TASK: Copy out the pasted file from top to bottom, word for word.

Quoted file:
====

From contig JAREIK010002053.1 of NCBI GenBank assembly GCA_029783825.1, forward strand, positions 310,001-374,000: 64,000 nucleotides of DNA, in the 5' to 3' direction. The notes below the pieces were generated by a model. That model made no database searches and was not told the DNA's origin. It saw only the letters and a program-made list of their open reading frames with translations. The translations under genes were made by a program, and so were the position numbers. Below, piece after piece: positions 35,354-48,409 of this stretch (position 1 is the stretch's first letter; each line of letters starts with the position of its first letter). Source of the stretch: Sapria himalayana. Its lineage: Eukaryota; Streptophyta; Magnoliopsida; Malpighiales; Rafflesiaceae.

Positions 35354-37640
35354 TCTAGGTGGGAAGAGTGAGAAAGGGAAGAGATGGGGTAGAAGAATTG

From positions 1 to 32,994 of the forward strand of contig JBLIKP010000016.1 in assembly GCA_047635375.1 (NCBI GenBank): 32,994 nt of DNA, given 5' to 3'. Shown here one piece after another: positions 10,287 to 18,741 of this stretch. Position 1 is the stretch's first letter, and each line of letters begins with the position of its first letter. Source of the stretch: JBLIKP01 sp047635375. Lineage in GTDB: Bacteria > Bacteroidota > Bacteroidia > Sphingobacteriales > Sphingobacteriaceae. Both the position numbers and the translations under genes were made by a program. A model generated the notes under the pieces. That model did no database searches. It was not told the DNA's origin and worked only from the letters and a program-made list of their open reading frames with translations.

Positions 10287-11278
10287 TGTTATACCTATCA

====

From contig JAREIK010002053.1 of NCBI GenBank assembly GCA_029783825.1, forward strand, positions 310,001-374,000: 64,000 nucleotides of DNA, in the 5' to 3' direction. The notes below the pieces were generated by a model. That model made no database searches and was not told the DNA's origin. It saw only the letters and a program-made list of their open reading frames with translations. The translations under genes were made by a program, and so were the position numbers. Below, piece after piece: positions 35,354-48,409 of this stretch (position 1 is the stretch's first letter; each line of letters starts with the position of its first letter). Source of the stretch: Sapria himalayana. Its lineage: Eukaryota; Streptophyta; Magnoliopsida; Malpighiales; Rafflesiaceae.

Positions 35354-37640
35354 TCTAGGTGGGAAGAGTGAGAAAGGGAAGAGATGGGGTAGAAGAATTG

From positions 1 to 32,994 of the forward strand of contig JBLIKP010000016.1 in assembly GCA_047635375.1 (NCBI GenBank): 32,994 nt of DNA, given 5' to 3'. Shown here one piece after another: positions 10,287 to 18,741 of this stretch. Position 1 is the stretch's first letter, and each line of letters begins with the position of its first letter. Source of the stretch: JBLIKP01 sp047635375. Lineage in GTDB: Bacteria > Bacteroidota > Bacteroidia > Sphingobacteriales > Sphingobacteriaceae. Both the position numbers and the translations under genes were made by a program. A model generated the notes under the pieces. That model did no database searches. It was not told the DNA's origin and worked only from the letters and a program-made list of their open reading frames with translations.

Positions 10287-11278
10287 TGTTATACCTATCA